By Dr. Junice L. Melgar and Dr. Sylvia Estrada Claudio
As health professionals based in Manila who work with poor women, we watched Philippines President Benigno Aquino's recent visit to Canada with keen interest. Though Prime Minister Harper and President Aquino mainly discussed economic and development cooperation centred on reducing poverty, there was a gaping hole in their discourse.
Some observers will not be surprised that poverty reduction has been slow in the Philippines, despite a relatively high economic growth rate of 6.1 per cent. The visit's discussions lacked a focus on people-centred approaches to national development, such as the strengthening of social programs that address women's pressing needs like reproductive health. In the Filipino context, reproductive health is a critical component to both making sustained reductions in poverty levels and increasing overall economic prosperity. Millions of women in the Philippines could become the economic market that Canada wants and live freer, more prosperous lives if they were given access to healthcare with the autonomy to decide how many children to have, when to have them, and how to have them safely.
The latest data demonstrates that maternal mortality remains a staggering 120 deaths per 100,000 live births, one of the highest in Asia. In comparison, Canada's rate is 12. A recent World Health Organization (WHO) report indicated that the Philippines was only one of two countries in the world showing "no progress" in reducing maternal mortality since 1990. On the contrary, the WHO reported the Philippines has undergone a 15 per cent increase in its maternal mortality rates since 1990.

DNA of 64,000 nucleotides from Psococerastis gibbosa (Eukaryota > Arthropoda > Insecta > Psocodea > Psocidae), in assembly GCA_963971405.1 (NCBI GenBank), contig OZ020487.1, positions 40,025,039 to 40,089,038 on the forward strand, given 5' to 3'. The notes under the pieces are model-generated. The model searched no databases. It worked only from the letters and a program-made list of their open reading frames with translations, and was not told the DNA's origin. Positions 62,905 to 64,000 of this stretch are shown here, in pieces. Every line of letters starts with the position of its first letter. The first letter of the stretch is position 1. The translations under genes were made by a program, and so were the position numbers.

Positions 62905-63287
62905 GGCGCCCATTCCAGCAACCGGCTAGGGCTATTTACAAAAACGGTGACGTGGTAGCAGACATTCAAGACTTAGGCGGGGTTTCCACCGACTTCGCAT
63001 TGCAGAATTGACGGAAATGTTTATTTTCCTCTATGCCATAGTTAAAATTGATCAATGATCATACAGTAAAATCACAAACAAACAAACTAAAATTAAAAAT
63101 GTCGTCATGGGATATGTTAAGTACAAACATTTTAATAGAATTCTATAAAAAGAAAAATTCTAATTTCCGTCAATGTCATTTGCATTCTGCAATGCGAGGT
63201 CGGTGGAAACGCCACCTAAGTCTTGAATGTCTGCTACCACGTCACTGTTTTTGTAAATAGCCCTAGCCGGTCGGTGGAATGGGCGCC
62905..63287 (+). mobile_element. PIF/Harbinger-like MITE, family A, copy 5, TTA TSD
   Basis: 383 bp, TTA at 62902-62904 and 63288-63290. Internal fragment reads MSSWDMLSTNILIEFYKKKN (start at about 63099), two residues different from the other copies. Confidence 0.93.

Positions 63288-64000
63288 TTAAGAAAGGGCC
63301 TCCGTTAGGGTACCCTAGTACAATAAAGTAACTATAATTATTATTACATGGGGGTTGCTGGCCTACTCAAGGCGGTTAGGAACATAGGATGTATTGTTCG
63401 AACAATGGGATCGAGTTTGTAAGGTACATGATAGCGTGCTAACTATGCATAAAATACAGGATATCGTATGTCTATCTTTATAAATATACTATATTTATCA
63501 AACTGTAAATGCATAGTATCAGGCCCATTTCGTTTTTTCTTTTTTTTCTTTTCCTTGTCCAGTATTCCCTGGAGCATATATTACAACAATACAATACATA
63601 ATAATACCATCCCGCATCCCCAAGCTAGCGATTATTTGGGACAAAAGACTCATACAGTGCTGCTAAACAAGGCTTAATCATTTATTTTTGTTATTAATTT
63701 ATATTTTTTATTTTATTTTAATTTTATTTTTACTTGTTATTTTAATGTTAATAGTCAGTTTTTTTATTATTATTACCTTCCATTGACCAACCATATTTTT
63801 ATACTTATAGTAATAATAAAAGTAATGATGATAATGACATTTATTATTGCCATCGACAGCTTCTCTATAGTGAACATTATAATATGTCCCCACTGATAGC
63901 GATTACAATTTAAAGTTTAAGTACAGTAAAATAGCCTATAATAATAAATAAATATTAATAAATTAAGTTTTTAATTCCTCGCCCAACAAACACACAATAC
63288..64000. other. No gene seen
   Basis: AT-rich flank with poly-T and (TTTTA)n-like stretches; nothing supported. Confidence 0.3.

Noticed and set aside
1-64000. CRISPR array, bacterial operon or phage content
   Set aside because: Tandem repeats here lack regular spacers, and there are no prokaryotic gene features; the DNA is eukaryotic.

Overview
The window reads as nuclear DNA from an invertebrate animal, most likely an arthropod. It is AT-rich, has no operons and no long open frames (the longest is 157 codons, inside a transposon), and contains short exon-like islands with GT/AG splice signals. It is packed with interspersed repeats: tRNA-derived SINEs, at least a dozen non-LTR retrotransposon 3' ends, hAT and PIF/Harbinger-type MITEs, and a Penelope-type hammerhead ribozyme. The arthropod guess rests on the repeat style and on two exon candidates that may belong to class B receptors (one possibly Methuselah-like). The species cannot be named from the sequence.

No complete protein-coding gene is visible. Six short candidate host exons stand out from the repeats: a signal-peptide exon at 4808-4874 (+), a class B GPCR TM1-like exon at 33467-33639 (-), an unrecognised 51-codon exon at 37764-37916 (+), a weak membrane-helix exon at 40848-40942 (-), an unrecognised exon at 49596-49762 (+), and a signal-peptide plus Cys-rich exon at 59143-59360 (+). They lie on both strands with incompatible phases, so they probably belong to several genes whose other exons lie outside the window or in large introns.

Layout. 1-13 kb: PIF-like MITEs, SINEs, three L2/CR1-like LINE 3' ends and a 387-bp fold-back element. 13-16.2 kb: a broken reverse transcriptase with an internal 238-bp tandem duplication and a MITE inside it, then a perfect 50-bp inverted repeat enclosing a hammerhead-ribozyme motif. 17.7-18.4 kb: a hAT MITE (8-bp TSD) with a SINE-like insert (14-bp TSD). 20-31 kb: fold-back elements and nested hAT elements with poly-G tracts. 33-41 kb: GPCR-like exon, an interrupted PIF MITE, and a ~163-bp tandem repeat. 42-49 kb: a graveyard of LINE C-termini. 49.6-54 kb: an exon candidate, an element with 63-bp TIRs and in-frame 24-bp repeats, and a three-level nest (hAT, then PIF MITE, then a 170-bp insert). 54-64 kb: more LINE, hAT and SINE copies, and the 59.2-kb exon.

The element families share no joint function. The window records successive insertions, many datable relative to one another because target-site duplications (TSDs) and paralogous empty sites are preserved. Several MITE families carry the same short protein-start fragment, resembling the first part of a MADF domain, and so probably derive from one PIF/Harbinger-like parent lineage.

These are not faceless statistics. Our organization, Likhaan, works with women every day who are the human casualties of decades of appalling healthcare policies -- policies that created both cost and accessibility barriers to safe motherhood initiatives, including family planning.
This is why we welcomed the Philippines becoming a country of focus for development cooperation by Canada last year, given your government's strong emphasis on maternal, newborn and child health. It is also why we celebrated our own President's leadership in passing the Responsible Parenthood and Reproductive Health Act, mandating a national framework for pre- and post-natal care, skilled birth attendance, access to emergency obstetric and newborn care, free family planning, and other life-saving health initiatives.
The policy pieces are all in place to give women in the Philippines more reproductive autonomy, but change takes time and money. To accelerate that change, we urge the Canadian government to fund more maternal, newborn and child health initiatives in the Philippines. We know Canadian initiatives are effective, because we have witnessed them firsthand. Over the past decade, the Canadian government has contributed, along with the Canadian social justice organization Inter Pares, to Likhaan's programs. These funds have supported community health workers to provide pre- and post-natal care to poor women, as well as family planning and immunizations; it has allowed us to construct maternal waiting homes, so women from remote communities could be closer to birthing facilities; it has helped inform and organize women in communities, so they could be better advocates for their own health.
Funding from the Canadian government will end in 2015, but if Canada truly wants to be a leader in maternal, newborn and child health, it is crucial to continue supporting poor women's reproductive health.
We say to Mr. Harper and Mr. Aquino that both Canada and the Philippines will benefit from poverty reduction and economic prosperity in the Philippines -- and that supporting women's autonomy with regards to their health and fertility is key to this goal.
Dr. Junice L. Melgar is Director and Co-Founder of Likhaan Centre for Women's Health
Dr. Sylvia Estrada Claudio is Co-Founder and Board Chair of Likhaan Centre for Women's Health
The views expressed in this blog are those of the authors, and do not necessarily reflect the positions of CCIC or its members
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